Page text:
Robert Haas: From “Officina Vindobonensis” to the “Ram Press”

Robert Haas, Poster for the Vienna Secession, 1929 (detail)

“Multi-talented” and “versatile” are probably the best words to describe the Viennese-born artist, Robert Haas. His interests ranged from photography, his first love, to calligraphy and typography as well as book, bank note and poster design. His achievements, over the years, included awards for both the Grand Prix and Gold medal in 1937 at the Paris World Fair for designing a major part of the Austrian pavilion. In the field of portrait photography, Haas’ pictures of celebrities like Albert Einstein, Marlene Dietrich and Max Reinhart brought him international renown. In fact, Haas went on to become Arturo Toscanini’s private photographer having met at the Salzburg Festival after Haas was hired by the Federal Chancellery in 1935 to be the official photographer until 1937.

In the broader scheme of things, however, from Austria to the United States, Robert Haas is remembered as being a major innovator in the art of lettering having studied both calligraphy and typography in Vienna.

Born in Vienna on April 16, 1898, Robert decided to enter the military service after graduation from high school. Fitted out with impressive cameras by his father, he also used his time on the Rumanian and Hungarian fronts to record his wartime experience.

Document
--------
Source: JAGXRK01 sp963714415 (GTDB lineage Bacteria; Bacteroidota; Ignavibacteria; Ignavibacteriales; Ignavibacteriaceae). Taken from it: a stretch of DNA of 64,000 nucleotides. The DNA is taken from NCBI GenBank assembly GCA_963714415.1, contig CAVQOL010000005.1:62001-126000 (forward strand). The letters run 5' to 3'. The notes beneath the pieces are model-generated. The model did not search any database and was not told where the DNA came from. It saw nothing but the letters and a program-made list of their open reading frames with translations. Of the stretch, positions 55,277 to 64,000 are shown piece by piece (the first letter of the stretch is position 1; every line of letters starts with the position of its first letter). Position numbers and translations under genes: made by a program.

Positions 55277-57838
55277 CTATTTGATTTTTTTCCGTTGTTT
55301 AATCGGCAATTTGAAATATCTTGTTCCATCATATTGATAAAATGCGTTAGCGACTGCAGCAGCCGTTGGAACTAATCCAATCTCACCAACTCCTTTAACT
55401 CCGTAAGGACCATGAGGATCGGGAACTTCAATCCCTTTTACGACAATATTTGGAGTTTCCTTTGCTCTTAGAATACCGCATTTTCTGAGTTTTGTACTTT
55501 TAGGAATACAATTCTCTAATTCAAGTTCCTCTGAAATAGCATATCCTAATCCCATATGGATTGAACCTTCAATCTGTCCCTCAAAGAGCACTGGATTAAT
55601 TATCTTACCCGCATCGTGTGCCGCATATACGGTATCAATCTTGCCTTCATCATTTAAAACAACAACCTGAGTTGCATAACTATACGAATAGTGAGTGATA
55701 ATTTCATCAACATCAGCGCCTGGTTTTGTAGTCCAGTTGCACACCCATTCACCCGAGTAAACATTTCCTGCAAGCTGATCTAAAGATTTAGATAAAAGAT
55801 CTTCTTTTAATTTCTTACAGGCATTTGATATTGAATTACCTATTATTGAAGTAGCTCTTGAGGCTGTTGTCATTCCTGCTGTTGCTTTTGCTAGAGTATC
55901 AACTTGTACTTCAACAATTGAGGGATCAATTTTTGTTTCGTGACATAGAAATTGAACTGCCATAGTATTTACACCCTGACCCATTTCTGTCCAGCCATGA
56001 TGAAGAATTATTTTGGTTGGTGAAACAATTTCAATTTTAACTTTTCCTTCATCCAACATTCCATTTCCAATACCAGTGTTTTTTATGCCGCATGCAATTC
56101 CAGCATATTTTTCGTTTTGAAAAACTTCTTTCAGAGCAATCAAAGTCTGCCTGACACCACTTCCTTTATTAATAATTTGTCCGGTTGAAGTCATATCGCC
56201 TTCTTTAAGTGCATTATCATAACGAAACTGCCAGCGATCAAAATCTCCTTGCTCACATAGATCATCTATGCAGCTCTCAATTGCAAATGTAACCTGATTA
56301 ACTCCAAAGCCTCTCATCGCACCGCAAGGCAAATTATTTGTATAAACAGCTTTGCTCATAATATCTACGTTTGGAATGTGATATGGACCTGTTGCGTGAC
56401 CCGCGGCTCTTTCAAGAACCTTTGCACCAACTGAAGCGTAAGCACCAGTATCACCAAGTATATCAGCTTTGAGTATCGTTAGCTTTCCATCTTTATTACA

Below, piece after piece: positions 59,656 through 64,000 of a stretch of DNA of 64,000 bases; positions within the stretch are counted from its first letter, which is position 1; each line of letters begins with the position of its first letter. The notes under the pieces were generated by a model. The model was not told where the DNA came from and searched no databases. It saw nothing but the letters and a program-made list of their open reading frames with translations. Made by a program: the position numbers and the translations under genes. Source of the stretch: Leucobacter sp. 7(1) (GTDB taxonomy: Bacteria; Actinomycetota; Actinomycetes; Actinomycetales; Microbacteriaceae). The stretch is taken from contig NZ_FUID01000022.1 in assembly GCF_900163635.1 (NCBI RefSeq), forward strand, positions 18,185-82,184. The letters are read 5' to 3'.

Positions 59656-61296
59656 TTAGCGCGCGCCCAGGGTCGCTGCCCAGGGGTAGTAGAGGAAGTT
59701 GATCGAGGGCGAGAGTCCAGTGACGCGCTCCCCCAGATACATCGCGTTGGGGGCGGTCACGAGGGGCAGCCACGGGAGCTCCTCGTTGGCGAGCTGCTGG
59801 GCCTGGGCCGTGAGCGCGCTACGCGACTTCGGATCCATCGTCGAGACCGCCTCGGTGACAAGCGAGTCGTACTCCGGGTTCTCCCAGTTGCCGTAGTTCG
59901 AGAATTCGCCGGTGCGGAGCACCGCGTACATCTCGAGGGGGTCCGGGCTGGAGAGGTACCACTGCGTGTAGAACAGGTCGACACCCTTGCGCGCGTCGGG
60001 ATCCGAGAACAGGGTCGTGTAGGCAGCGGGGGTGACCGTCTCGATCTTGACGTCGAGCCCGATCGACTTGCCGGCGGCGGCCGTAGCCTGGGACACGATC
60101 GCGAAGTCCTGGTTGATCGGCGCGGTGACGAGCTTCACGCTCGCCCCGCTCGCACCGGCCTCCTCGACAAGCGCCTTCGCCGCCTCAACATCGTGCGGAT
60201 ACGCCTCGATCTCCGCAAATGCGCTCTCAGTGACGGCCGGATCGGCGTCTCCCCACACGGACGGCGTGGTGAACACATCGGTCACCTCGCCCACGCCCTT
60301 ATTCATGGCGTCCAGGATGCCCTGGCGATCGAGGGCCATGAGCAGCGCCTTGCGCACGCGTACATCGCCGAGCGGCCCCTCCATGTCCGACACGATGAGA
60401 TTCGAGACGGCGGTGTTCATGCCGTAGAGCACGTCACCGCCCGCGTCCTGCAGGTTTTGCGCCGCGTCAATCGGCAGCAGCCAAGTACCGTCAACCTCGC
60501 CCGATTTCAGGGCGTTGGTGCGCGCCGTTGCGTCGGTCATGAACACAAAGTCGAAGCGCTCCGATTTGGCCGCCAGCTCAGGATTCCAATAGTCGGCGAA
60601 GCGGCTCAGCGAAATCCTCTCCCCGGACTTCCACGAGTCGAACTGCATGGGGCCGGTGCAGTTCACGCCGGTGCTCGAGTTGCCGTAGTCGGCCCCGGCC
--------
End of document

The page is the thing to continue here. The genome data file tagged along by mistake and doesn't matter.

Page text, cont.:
After the war, Robert returned to Vienna to study calligraphy, typography and heraldry under Professor Rudolf Larisch (1920-1923) at the Kunstgewerbeschule (what is now called the University for Applied Arts/Universität für angewandte Kunst). Later Larisch invited Haas to attend his master class at Vienna’s Academy of Fine Arts, but initially, after completing his first degree, Haas decided to study electrical engineering at the Technical University.

Business card with the emblem of „Officina Vindobonensis“, 1925

By 1925, Robert Haas was ready to begin his first professional venture when, together with Carry Hauser and Fritz Siegel (later Fred Siegle), he started the “Officina Vindobonensis”. This ground-breaking graphics studio, during the years 1925-1938, produced 21 hand-pressed prints and nine publications, among them a number of first editions, e.g. Hugo von Hofmannsthal’s drama “Das Bergwerk zu Falun”.

Besides this bibliophilic work, Haas was an active calligrapher for various documents. His design for an exquisite certificate of honor for conductor Arturo Toscanini on the occasion of the performance of Verdi’s Requiem in memory of Austrian Chancellor Engelbert Dollfuß’ murder by the Nazis in 1934 is most noteworthy.

Hard as it is to believe, but understanding it was his first occupation, Robert Haas also decided to take time to study photography with Trude Fleischmann from 1929-1931. Still he understood that his primary work would always be in applied graphics, whether this included designs for book covers or brochures, posters or advertisements, even stationary. Most significant, considering the work he would later pursue in the United States , were commissions to design emblems and book plates from such established figures as architect Clemens Holzmeister for whom he continued to work after WWII.